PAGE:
X-Linked Recessive Ichthyosis
|Disease group||Keratinization disorder|
|DISEASE NAME||X-LINKED RECESSIVE ICHTHYOSIS|
|Synonymous||Steroid sulfatase deficiency|
|Gene (s)||STS (308100)|
X-linked recessive ichthyosis (XRI) is one of the most frequent genetic skin disorders and - after ichthyosis vulgaris - one of the two common types of ichthyoses with late onset. The disorder almost exclusively occurs in males presenting with ichthyosis mostly during the first year of life. Affected individuals typically develop polygonal dark scales and may present with associated symptoms most important testicular maldescent.
About 2/3 of the patients show dark brown rhombic scales presenting as "ichthyose noire", while 1/3 show light grey and in part fine scaling reminiscent of ichthyosis vulgaris. The ichthyosis may start at the age of 3 months of life. Only in rare cases a transient mild ichthyosiform erythroderma can be seen shortly after birth. The disorder persists throughout life. Symptoms are often less severe during summer. Cryptorchidism can be seen in about 20% of the affected patients. Birth complications such as delayed cervical dilatation occur in about one third. The disease manifests exclusively in boys. Only rare cases of female XRI patients have been reported in the literature so far, e. g. in Turner syndrome (XO gonadal dysgenesis).
The pathogenesis of XRI has been a subject of considerable research. Steroid sulfatase (STS) is a 62 kDA microsomal enzyme responsible for hydrolyzing the 3beta-sulfate esters from both cholesterol sulfate and sulphated steroid hormones, generating their non-sulfated counterparts. As a result of enzyme deficiency in XRI, cholesterol sulphate accumulates in skin and other organs. Disruption of the cholesterol sulphate cycle accounts for both the abnormal desquamation as well as the permeability barrier abnormality. Kinetic studies have demonstrated that the hyperkeratosis in XRI reflects delayed desquamation. The basis of this "retention hyperkeratosis" is the persistence of corneodesmosomes at all levels of the stratum corneum. One explanation is that cholesterol sulphate functions as serine protease inhibitor as such decreasing the chymotryptic and tryptic enzyme activity of SCCE (stratum corneum chymotryptic enzyme) and SCTE (stratum corneum tryptic enzyme), respectively. An explanation for the permeability barrier abnormality in XRI is that increased cholesterol sulphate destabilizes the eutectic mixtures with other lipids.
The STS gene is located on the distal tip of the short arm of the X-chromosome (Xp22.32). Less frequently STS gene deletions can be rather large being part of a "contiguous gene syndrome", which means that neighbouring genes are also involved. Hence, these XRI patient may suffer from a syndromic type of ichthyosis, e. g. a number of patients exhibit both STS deficiency and Kallman-syndrome (OMIM308700) or have clinical symptoms of a hypergonadotropic hypogonadism. Another disorders associated with STS deficiency is Ocular albinism type 1 (OMIM+300500).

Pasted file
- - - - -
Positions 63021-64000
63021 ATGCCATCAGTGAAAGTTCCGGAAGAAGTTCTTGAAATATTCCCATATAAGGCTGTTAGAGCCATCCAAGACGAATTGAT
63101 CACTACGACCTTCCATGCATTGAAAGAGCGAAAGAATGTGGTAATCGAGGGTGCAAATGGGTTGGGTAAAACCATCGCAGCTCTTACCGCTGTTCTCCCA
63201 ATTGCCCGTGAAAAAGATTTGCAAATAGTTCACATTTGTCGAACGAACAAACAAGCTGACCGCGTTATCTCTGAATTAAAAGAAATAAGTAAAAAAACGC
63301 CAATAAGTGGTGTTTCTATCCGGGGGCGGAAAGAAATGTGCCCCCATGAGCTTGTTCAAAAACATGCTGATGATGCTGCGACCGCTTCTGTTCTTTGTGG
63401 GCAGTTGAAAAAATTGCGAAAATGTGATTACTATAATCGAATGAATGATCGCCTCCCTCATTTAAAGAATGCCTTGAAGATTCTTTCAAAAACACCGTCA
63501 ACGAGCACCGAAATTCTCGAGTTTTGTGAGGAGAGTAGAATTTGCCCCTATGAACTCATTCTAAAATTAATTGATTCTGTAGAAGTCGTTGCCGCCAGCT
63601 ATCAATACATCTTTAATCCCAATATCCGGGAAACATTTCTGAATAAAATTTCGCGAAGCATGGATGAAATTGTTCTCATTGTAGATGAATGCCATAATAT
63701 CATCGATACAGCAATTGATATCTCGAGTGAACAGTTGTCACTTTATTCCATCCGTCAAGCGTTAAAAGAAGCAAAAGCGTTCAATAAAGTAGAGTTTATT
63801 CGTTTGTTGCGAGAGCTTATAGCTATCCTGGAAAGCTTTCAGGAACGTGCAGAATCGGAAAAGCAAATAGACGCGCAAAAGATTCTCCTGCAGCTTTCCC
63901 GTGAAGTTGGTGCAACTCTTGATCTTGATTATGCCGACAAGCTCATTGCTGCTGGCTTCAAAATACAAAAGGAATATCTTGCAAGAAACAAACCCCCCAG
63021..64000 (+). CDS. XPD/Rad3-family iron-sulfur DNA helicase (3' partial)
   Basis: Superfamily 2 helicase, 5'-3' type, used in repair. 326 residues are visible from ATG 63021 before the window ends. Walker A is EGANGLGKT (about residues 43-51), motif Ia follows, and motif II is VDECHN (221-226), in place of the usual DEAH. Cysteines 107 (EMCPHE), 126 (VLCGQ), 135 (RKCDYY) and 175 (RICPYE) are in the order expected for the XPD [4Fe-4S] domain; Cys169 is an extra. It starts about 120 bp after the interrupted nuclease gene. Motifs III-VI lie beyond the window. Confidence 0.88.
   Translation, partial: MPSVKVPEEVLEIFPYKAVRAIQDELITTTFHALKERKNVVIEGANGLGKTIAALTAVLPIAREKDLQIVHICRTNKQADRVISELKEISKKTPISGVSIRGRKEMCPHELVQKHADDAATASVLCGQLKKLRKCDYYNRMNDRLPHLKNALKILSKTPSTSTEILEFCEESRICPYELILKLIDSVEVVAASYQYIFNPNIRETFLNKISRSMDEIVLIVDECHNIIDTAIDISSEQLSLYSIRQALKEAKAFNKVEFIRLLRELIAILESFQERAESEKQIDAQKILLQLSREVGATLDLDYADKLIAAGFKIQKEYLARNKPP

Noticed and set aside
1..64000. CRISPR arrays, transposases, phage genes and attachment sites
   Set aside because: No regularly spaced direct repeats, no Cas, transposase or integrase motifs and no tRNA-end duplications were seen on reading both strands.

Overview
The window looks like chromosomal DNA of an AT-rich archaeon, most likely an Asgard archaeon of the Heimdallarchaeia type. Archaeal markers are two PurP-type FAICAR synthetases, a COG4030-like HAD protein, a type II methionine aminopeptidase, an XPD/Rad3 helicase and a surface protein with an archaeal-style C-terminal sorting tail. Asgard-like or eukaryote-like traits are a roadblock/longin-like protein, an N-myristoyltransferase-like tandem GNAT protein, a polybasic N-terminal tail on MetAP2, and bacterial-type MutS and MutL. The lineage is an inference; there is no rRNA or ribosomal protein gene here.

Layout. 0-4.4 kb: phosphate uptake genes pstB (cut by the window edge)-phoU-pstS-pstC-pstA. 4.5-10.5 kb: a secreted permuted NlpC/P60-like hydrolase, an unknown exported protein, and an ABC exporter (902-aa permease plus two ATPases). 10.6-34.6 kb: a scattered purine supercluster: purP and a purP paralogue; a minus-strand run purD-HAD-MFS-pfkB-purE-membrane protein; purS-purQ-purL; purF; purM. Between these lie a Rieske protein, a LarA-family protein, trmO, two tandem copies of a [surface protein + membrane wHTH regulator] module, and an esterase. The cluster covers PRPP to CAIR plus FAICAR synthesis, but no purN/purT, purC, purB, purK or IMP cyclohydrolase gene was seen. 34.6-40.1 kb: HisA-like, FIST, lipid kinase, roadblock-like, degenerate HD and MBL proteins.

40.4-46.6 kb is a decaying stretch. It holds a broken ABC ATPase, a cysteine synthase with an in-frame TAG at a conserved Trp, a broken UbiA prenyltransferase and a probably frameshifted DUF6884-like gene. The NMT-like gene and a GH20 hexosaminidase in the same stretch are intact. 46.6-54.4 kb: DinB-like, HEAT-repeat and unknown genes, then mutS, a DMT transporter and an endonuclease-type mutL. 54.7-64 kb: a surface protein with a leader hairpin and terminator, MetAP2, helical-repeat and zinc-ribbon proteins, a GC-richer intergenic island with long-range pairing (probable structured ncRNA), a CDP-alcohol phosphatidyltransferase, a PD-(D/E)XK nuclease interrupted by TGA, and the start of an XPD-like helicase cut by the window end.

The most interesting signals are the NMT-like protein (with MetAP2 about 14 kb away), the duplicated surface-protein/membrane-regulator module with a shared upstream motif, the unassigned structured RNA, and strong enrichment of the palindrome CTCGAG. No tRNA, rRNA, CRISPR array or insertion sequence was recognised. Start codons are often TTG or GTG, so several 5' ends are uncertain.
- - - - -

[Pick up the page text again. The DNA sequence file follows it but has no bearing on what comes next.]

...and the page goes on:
Clinical main criterion is the presence of ichthyosis starting mostly at the age of around 3 months. In some cases neonates show a transient erythematous scaling shortly after birth. Clinically it can sometimes be difficult to make a clear distinction between ichthyosis vulgaris and XRI. The patient’s history should include a detailed family history. Often an affected grandfather of the side of the mother can be identified as is typical of X-linked recessive inheritance. However, the disorder can be unequivocally diagnosed by steroid sulfatase (Arylsulfatase C) testing from EDTA blood or detection of a chromosomal deletion on the STS locus. All patients should be asked for associated symptoms, e. g. whether they can smell excluding Kallman syndrome, and ichthyosis in a child with unexplained neurological symptoms should prompt measurement of steroid sulfatase.
Compared to severe congenital ichthyoses therapy of X-linked recessive ichthyosis usually presents no major problems and can be done with moisturizing creams containing lactic acid, urea or glycerol. It has to be considered that there is an epidermal barrier defect in the ichthyosis, which bears the risk of systemic absorption and toxicity especially in infants. There are some studies demonstrating that short term treatment with topical tazarotene 0.05% or 0.1% gel may have good efficacy and a longer duration of the effect compared to normal keratolytics. Elevated systemic tazarotene levels have been observed in teenagers using the topical therapy over a long period of several months on a BSA of ~40%. Low-dose systemic retinoids can be given over a certain period of time in patients, who are weary of the topical treatment. This is usually possible since males do not have the risk of teratogenicity. However, even in such patients treatment with topical emollients should be continued.